Survivors recount atrocities as they battle starvation in Congo
About 1.3 million people have been forced to flee their homes in Democratic Republic of Congo’s (DRC) Kasai region, including 60,000 children, after a series of killings left hundreds dead. The UN has said at least 42 mass graves have been found.
“Some people have even eaten sand to try and prevent starvation,” said Paulin Kiyankayi, a grim-faced doctor at Kikwit general hospital in DR Congo.
He is tired after struggling for months to deal with a huge rise in the sick and hungry filling his wards, displaced people fleeing violence between tribal militias and security forces.
“They suffer from anaemia, fever, diarrhoea and abrasions,” Kiyankayi said, listing the many health issues he’s battling to treat with limited supplies. “And all are affected by malnutrition.”
Since last September, the armed followers of tribal chieftain Kamwina Nsapu – who was killed in 2016 – have challenged the authority of the central government, in the belief Nsapu is still alive, because he was buried by officials with no respect to tribal tradition.
The fighting has led to a sharp deterioration in the political, security and humanitarian situation in DRC, and almost every week there are new victims of violence and human rights abuses.
For local people, the sparks of violence have spread like bushfire because of a deep-seated resentment of President Joseph Kabila’s regime and the local authorities. The DRC has been in a crisis since Kabila refused to step down after his term ended last year.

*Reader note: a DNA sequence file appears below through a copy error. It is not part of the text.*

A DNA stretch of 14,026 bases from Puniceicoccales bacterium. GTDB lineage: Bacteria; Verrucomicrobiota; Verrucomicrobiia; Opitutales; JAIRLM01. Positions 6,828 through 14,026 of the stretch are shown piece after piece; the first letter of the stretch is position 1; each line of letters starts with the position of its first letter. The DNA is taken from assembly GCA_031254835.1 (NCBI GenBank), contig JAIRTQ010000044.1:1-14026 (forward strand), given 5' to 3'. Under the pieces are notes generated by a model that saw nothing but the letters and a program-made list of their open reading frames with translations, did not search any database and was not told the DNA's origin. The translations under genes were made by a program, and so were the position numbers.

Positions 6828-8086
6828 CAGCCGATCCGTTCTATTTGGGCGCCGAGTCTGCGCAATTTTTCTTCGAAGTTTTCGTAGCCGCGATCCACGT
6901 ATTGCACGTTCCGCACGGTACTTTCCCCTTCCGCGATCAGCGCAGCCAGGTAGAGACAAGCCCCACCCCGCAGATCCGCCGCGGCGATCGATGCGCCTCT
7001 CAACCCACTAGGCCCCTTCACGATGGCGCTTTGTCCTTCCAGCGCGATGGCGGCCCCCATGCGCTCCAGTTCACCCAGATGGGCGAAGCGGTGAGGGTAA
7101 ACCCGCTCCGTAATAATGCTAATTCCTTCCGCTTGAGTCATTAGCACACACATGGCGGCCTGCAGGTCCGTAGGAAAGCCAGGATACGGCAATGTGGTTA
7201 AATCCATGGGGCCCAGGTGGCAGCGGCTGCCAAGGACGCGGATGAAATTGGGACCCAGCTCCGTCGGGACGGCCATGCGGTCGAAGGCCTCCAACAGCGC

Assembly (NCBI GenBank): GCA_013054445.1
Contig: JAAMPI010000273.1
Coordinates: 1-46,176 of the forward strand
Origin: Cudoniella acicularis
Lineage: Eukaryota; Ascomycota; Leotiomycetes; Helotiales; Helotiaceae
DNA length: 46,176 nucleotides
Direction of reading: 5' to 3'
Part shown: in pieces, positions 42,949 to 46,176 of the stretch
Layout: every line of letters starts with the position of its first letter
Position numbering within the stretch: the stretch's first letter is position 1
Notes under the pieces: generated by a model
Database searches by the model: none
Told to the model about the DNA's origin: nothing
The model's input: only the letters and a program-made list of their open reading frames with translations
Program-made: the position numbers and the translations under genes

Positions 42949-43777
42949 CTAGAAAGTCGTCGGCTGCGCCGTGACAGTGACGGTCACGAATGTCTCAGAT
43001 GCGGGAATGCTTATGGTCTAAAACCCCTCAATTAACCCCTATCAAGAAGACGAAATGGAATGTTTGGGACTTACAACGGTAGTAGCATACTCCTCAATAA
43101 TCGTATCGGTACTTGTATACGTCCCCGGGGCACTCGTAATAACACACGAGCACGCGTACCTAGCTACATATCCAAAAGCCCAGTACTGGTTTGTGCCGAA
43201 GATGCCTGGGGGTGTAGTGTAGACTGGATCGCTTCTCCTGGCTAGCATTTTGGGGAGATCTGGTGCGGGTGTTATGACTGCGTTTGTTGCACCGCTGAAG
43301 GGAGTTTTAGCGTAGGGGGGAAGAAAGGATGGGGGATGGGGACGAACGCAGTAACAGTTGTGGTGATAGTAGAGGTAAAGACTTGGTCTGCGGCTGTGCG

“The militia appeared from nowhere and gathered the population together,” said newly widowed Nzenga.
About a dozen militiamen, riding motorbikes arrived near her village in Kasai province in May armed with machetes, claiming, she said, they were going to “liberate” the people. Instead they burned down the villagers’ homes and decapitated her husband.
“He was a nurse and they accused him of working for the government,” said the 30-year-old in a ripped red and white shirt. “They killed four other people who refused to listen to their message [to oppose the government].”
After her husband’s murder, Nzenga and her five children fled their home, walking for several days before eventually catching a lift to Kikwit, more than 350km away.
The family are among 17,000 displaced people, mostly women and children, to be registered by the authorities in the area, working with the UN High Commissioner for Refugees.
Since April, some 30,000 people fleeing killing, physical mutilation and sexual violence in DR Congo have also arrived in neighbouring Angola and this week the UN refugee agency called for more resources to cope with the influx.